This story was originally published on

RealMoney

on June 8 at 8:00 a.m. EDT.

As I have been observing in the last few columns, the markets continue to oscillate within a trading range. In the

Dow

, we have seen numerous swings of nearly 100 points in the last week.

On Friday, the major averages closed very close to the bottom of the range, making it look as though we might see a downside breakout.

Then, after an indecisive session Monday, the action on Tuesday took all the averages right up to the top of the range, suggesting an imminent upside breakout. Instead, though, the high level also was refused.

Particularly interesting is the

Nasdaq

. Tuesday, when the other markets gave up a large part of their early gains, the Nasdaq went all the way back to negative territory. A market that had been overperforming is now underperforming.

(To do my Equivolume charting, as in the charts that appear in this column, I use a charting program called

MetaStock. To learn more about this method, read my series of columns,

Trading With Equivolume

.)

The VIX went to a very low level during Tuesday's session, indicating the pervasive complacency. Such a lack of fear is, in itself, bothersome. Bull moves develop by overcoming fear.

This still is an indecisive market. Volume has continued to dry up. And the shorter-term Arms Index moving averages have gone to a more neutral stance from the very overbought numbers we were looking at when the standoff started. However, the longer-term numbers are very overbought, suggesting the next move is more likely to be on the downside than the upside.

To view a larger version of these charts (in some browsers), after clicking on the "larger image" link below the chart, mouse over the lower-right area of the chart until the icon with four arrows appears. Then click on that icon.

Easy Come, Easy Go
The Nasdaq has gone from overperforming to underperforming.

Click here for larger image.

Source: Metastock

General Mills (GIS:NYSE): Buy

General Mills

(GIS) - Get Report

is a high-quality stock that recently has acted well with regard to its technicals. We have started to see volume come in on the upside. It has broken through a key resistance level, and did so with increasing volume and a widening trading range. It pulled back on lighter volume last week and now is strengthening again. It looks like a buy around current levels.

Ethan Allen (ETH:NYSE): Buy

One of the first things to observe in looking at the technical condition of a stock is the location of the higher volume. As we can see in the chart of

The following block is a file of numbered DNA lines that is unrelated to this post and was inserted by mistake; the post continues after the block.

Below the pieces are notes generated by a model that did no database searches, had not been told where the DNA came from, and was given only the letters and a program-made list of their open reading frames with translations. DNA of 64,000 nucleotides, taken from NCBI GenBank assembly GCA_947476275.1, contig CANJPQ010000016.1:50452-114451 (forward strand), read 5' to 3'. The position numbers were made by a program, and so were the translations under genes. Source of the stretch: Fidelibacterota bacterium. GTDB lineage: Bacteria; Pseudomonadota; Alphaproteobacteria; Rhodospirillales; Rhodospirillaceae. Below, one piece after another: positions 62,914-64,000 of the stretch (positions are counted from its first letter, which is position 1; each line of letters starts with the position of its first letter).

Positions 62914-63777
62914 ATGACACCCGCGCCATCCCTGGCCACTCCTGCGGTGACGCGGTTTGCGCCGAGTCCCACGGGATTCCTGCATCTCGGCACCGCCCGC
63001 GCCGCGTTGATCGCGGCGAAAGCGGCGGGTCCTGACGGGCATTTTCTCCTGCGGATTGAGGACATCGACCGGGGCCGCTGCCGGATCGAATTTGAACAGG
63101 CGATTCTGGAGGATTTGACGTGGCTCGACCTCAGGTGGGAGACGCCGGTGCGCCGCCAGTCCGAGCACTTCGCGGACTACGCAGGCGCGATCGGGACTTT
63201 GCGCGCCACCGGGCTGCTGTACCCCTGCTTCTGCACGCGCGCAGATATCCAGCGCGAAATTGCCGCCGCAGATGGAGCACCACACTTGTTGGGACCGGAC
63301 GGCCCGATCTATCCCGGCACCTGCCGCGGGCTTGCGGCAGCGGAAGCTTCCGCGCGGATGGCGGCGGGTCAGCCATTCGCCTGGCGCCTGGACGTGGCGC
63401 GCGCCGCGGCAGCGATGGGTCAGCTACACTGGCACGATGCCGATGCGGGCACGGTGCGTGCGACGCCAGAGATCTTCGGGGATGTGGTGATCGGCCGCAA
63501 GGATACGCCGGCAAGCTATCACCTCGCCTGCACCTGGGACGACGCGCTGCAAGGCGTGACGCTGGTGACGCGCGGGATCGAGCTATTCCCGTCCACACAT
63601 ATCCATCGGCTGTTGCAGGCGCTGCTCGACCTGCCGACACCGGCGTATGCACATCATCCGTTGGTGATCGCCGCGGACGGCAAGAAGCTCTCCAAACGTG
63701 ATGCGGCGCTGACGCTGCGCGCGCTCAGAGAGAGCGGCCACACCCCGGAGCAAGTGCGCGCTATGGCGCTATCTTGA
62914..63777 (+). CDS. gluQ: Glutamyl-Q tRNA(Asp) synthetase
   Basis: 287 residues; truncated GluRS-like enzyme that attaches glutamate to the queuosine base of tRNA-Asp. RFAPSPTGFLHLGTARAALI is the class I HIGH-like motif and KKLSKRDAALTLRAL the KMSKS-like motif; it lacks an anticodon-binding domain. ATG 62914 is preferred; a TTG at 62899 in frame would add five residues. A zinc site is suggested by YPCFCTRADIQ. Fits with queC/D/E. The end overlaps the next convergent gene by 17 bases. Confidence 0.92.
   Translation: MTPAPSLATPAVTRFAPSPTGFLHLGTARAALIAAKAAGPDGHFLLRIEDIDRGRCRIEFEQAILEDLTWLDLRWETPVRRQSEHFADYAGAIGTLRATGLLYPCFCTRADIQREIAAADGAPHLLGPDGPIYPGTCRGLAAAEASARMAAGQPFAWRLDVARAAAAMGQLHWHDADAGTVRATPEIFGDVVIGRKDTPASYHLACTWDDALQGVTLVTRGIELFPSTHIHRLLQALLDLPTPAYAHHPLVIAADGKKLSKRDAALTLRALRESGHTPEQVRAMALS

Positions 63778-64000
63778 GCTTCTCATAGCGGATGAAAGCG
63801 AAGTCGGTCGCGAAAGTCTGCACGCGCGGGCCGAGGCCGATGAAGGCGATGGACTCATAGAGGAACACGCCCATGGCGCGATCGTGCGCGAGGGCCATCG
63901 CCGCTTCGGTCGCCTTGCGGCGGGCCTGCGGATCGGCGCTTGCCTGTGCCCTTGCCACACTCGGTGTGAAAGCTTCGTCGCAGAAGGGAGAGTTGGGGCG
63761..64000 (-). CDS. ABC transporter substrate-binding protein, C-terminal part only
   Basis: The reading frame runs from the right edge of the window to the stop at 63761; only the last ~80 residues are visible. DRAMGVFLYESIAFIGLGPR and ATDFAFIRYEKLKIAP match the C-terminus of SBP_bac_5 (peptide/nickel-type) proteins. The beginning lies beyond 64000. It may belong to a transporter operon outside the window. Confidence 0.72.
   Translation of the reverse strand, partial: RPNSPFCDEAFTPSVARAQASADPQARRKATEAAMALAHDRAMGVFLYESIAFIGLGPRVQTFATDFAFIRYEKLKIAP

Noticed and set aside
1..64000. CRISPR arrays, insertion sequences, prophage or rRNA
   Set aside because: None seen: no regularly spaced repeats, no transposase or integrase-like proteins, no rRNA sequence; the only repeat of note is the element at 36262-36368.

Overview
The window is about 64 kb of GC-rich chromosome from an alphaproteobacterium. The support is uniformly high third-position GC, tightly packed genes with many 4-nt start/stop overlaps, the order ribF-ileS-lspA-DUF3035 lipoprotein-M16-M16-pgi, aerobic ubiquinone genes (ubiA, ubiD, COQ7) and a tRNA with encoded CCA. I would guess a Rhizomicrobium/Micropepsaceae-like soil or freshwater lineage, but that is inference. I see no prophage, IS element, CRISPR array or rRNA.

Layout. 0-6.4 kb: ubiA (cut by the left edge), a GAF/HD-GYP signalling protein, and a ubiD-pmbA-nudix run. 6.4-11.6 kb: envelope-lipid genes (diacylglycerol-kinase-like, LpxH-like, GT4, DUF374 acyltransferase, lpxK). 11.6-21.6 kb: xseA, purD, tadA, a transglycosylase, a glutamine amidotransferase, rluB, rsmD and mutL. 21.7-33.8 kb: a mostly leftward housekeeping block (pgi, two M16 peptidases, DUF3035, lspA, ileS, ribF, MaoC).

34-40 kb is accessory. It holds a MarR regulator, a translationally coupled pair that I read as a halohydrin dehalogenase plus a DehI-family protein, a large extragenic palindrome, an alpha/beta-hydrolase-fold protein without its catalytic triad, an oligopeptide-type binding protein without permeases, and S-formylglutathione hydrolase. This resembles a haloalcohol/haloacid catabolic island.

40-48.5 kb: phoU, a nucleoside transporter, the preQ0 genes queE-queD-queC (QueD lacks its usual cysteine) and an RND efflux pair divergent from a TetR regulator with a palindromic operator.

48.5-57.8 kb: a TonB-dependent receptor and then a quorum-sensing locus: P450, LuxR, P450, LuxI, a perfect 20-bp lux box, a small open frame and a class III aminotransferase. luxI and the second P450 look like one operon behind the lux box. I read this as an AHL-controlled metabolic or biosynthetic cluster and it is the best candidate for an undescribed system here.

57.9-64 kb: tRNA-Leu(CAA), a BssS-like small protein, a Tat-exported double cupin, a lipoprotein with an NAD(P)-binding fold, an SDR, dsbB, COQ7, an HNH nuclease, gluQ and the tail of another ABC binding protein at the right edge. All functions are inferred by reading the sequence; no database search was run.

Ethan Allen

(ETH) - Get Report

, volume has shifted from the downside to the upside in the last month. That suggests that a significant change has occurred. The stock has moved up quite sharply recently, and may need a lighter-volume pullback before it goes higher. I would be inclined to treat such a pullback as a buying opportunity.

ConAgra (CAG:NYSE): Sell

The break Tuesday in

ConAgra

(CAG) - Get Report

broke a support level that has a long history, going back to late last year. Not only did ConAgra drop through that important level, but it gapped down and dropped on increasing volume and a widening trading range. The implication is that ConAgra is headed lower. I would expect a lighter-volume rally or resting phase before the decline goes much further, to be followed by a resumption of the drop.

Kerr-McGee (KMG:NYSE): Short

Image placeholder title

In late May, I suggested selling

Kerr-McGee

(KMG)

short if it had a lighter-volume rally. That was a follow-up on an earlier sell suggestion as the stock came off its top. Now it has had the expected light-volume rally, which makes it look like a good time to put on a short position.

Richard Arms is a renowned stock market technician who invented the Arms Index (often referred to as the TRIN), which has become a mainstay of market analysis, appearing in

The Wall Street Journal

and

Barron's

. Arms also developed the widely used technical method Equivolume Charting. Since 1996, he has been publishing the Arms Advisory newsletter for money managers and financial institutions. He also has authored

Profits in Volume

,

Volume Cycles in the Stock Market

,

Trading Without Fear

and

The Arms Index

, and has been honored with the Market Technicians' Award for Lifetime Contribution to Technical Analysis. At the time of publication, he had no positions in stocks mentioned in this report, although holdings can change at any time. Under no circumstances does the information in this commentary represent a recommendation to buy or sell stocks. Richard appreciates your feedback;

click here

to send him an email.

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